Tuesday, May 4, 2010

“Why Soldiers Won’t Talk” by John Steinbeck

During the years between the last war and this one, I was always puzzled by the reticence of ex-soldiers about their experiences in battle. If they had been reticent men it would have been different, but some of them were talks and some were even boaster. They would discuss their experiences right up to the time of battle and then suddenly they wouldn’t talk anymore. This was considered heroic in them. It was thought that they had seen or done was so horrible that they didn’t want to bring is back to haunt them or their listeners But many of these men had no such consideration in any other field.

Only recently have I found what seems to be a reasonable explanation, and the answer is simple. They did not and do not remember—and the worse the battle was, the less they remember.

In all kinds of combat the whole body is battered bye emotion. The ductless glands pour their fluids into the system to make it able to stand up to the great demand on it. Fear and ferocity are products of the same fluid. Fatigue toxins poison the system. Hunger followed by wolfed food distorts the metabolic pattern already distorted by the adrenaline and fatigue. The body and the mind so disturbed are really ill and fevered. But in addition to these ills, which come from the inside of a man and are given him so that he can temporarily withstand pressures beyond his ordinary ability, there is the further stress of explosion.

Under extended bombardment or bombing the nerve ends are literally beaten. The eardrums are tortured by the last and the eyes ache from the constant hammering.

This is how you feel after a few days of constant firing. Your skin feels thick and insensitive. There is a salty taste in your mouth. A hard, painful know is in your stomach where the good is undigested. Your eyes do not pick up much detail and the sharp outlines of objects are slightly blurred. Everything looks a little unreal. When you walk, your feet hardly seem to touch the ground and there is a floaty feeling all over you body. Even the time sense seems to be changed. Men who are really moving at a normal pace seem to take forever to pass a given point. And when you move it seems to you that you are very much slowed down, although actually you are probably moving more quickly than you normally do.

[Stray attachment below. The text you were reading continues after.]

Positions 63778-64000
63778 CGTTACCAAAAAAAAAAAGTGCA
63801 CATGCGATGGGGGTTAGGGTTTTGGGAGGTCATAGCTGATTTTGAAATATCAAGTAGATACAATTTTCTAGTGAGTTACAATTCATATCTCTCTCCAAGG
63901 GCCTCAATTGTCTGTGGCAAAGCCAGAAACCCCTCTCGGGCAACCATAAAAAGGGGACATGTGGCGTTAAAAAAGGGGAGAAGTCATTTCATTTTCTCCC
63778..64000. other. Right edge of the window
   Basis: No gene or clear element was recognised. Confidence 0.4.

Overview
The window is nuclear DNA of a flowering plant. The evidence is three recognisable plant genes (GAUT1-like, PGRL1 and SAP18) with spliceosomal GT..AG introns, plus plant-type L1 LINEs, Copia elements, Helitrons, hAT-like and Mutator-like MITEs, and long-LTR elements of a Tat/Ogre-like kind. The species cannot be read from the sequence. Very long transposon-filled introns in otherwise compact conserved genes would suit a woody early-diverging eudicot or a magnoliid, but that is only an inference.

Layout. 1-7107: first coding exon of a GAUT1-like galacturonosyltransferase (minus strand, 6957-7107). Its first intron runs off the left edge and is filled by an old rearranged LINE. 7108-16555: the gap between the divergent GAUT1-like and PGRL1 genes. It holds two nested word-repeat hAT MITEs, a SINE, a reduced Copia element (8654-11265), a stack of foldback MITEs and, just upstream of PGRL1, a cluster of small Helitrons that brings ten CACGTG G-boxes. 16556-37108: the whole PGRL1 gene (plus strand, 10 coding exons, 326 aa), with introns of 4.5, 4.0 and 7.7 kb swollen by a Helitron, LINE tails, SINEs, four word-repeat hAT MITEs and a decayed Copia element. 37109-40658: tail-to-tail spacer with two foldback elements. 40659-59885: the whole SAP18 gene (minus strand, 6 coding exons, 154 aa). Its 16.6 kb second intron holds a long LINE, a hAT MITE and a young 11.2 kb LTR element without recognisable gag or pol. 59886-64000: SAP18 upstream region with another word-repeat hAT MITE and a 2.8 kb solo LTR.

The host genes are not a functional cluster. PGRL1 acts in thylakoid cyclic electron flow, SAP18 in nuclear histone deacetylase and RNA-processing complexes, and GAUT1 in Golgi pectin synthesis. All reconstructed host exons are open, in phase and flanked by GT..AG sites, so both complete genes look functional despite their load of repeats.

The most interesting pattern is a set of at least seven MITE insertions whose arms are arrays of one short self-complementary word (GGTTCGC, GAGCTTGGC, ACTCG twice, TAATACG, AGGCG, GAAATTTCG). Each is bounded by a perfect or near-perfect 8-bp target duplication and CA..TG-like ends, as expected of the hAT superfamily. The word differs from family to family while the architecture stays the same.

Under the blast your eyeballs are so beaten that the earth and the air seem to shudder. At first your ears hurt, but then they become dull and all you other senses become dull to. There are exceptions, of course. Some men cannot protect themselves this way and they break, and they are probably the ones we call shell-shock cases.

In the dullness all kinds of emphases change. Even the instinct for self-preservation is dulled so that a man may do things which are called heroic when actually his whole fabric of reaction is changed. The whole world becomes unreal. You laugh at things which are ordinarily funny and you become enraged at trifles. During this time a kind man is capable of great cruelties and a timid man of great bravery, and nearly all men have resistance to stresses beyond their ordinary ability.

Then sleep can come without warning and like a drug. Gradually your whole body seems to be packed in cotton. All the main nerve trunks are deadened, and out of the battered cortex curious dreamlike thoughts emerge. It is at this time that many men see visions. The eyes fasten on a cloud and the tired brain makes a face of it, or an angel or a demon. And out of the hammered brain strange memories are jolted loose, scenes and words and people forgotten, but stored in the back of the brain. These may not be important things, but they come back with startling clarity into the awareness that is turning away from reality. And these memories are almost visions.

And then it is over. You can’t hear, but there is a rushing sound in your ears. And you want sleep more than anything, but when you do sleep you are dream-ridden, your mind uneasy and crowded with figures. The anesthesia your body has given you to protect you is beginning to wear of, and, as with most anesthesia, it is a little painful.

And when you wake up and think back to the things that happened they are already becoming dreamlike. Then it is not unusual that you are frightened and ill. You try to remember what it was like, and you can’t quite manage it. The outlines in your memory are vague. The next day the memory slips farther, until very little is left at all. A woman is said to feel the same way when she tries to remember what childbirth was like. And fever leaves this same kind of vagueness on the mind. Perhaps all experience which is beyond bearing that way. The system provides the shield and them removes the memory, so that a woman can have another child and a man can go into combat again.

It slips away so fast. Unless you made notes on the spot you could not remember how you felt or the way things looked. Men in prolonged battle are not normal men. And what afterward they seem to be reticent—perhaps they don’t remember very well.

1. According to Steinbeck, how does the body's "anesthesia" protect the soldier against the stresses of combat?

2. What happens after this anesthesia wears off?

3. How is the soldier's experience like that of a woman in childbirth?

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